The Prostate Cancer Foundation urges men in any at-risk groups, or those older than 50, to discuss prostate screening options with their primary care physicians. Many men do not like to discuss the screening with their physicians because of discomfort about the inspection of the prostate, for instance. But with the types of early detection methods now available, prostate cancer is 99 percent treatable, according to the PCF. Screening for prostate cancer can often occur via a simple blood test, rather than an invasive, and often embarrassing, physical exam.

Learning more about the disease, if you are diagnosed, can help you take an active part in your treatment and recovery. According to the National Cancer Institute, no known cause exists. There are risk factors, however, that may increase the chance of getting the disease.

The top risk factors for prostate cancer include:

Recommended Reading: How To Cure Prostate Enlargement

What Are The Stages Of Prostate Cancer

Your healthcare provider uses the Gleason score and Grade Groups to stage prostate cancer based on its projected aggressiveness. To get this information, the pathologist:

  • Assigns a grade to each type of cell in your sample. Cells are graded on a scale of three to five . Samples that test in the one to two range are considered normal tissue.
  • Adds together the two most common grades to get your Gleason score .
  • Uses the Gleason score to place you into a Grade Group ranging from one to five. A Gleason score of six puts you in Grade Group 1 . A score of nine or higher puts you in Grade Group five . Samples with a higher portion of more aggressive cells receive a higher Grade Group.

How Do You Know If You Have A Prostate Cancer

How to Test for Prostate Cancer | Ask a Prostate Expert, Mark Scholz, MD

Prostate is a small gland located below the bladder in men and involve in the reproductive system. Prostate cancer is the most common type of cancer in men. Generally prostate cancer grows slowly and limited to prostate gland. However, some types of cancer grow slowly and may require small treatment few other types are aggressive and spread quickly. Early detection of prostate cancer has a better chance of successful treatment.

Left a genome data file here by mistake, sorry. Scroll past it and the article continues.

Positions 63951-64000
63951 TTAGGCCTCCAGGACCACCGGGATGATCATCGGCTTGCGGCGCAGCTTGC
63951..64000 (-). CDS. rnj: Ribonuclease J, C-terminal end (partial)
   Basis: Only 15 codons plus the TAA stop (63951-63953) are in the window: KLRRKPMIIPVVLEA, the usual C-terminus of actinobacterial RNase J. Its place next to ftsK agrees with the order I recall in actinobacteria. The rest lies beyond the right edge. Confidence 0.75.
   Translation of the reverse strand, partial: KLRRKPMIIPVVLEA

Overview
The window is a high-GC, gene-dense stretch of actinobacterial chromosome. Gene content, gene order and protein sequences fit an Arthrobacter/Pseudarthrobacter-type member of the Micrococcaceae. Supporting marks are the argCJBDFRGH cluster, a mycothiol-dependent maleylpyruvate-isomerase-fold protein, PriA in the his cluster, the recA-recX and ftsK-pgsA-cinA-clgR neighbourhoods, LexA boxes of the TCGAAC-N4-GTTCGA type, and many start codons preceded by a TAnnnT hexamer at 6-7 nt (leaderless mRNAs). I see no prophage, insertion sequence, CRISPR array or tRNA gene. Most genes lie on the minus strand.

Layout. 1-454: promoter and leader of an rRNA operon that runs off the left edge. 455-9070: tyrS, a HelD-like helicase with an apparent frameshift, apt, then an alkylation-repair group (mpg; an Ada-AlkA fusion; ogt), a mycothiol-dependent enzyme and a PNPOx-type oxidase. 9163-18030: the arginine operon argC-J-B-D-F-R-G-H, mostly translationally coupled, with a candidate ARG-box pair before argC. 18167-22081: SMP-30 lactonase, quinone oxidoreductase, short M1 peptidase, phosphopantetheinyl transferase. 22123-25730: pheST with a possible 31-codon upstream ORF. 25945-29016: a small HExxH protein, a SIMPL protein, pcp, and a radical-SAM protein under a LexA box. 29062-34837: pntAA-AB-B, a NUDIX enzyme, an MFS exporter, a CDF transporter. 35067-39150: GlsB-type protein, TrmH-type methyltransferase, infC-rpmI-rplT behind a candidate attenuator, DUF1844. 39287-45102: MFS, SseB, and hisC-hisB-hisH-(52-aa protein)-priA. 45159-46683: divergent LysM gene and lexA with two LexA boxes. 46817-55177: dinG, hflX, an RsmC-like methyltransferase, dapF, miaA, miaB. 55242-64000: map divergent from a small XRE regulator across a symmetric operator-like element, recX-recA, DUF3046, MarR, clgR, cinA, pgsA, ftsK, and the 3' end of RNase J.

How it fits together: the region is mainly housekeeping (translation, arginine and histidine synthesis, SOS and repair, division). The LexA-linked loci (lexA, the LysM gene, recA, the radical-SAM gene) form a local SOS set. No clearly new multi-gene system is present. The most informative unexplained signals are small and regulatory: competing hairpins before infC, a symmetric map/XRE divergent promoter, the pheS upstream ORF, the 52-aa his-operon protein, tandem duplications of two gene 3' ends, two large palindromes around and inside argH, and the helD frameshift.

In most of the cases, the symptoms of prostate cancer in early stage are not visible. Symptoms of prostate cancer can differ from person to person. As a result, routinely checkup is necessary and important.

Also Check: What Causes Psa Levels To Go Up After Prostate Removal

How Is Prostate Cancer Diagnosed

A biopsy is when a small piece of tissue is removed from the prostate and looked at under a microscope.

A biopsy is a procedure that can be used to diagnose prostate cancer. A biopsy is when a small piece of tissue is removed from the prostate and looked at under a microscope to see if there are cancer cells.

A Gleason score is determined when the biopsy tissue is looked at under the microscope. If there is a cancer, the score indicates how likely it is to spread. The score ranges from 2 to 10. The lower the score, the less likely it is that the cancer will spread.

A biopsy is the main tool for diagnosing prostate cancer, but a doctor can use other tools to help make sure the biopsy is made in the right place. For example, doctors may use transrectal ultrasound or magnetic resonance imaging to help guide the biopsy. With transrectal ultrasound, a probe the size of a finger is inserted into the rectum and high-energy sound waves are bounced off the prostate to create a picture of the prostate called a sonogram. MRI uses magnets and radio waves to produce images on a computer. MRI does not use any radiation.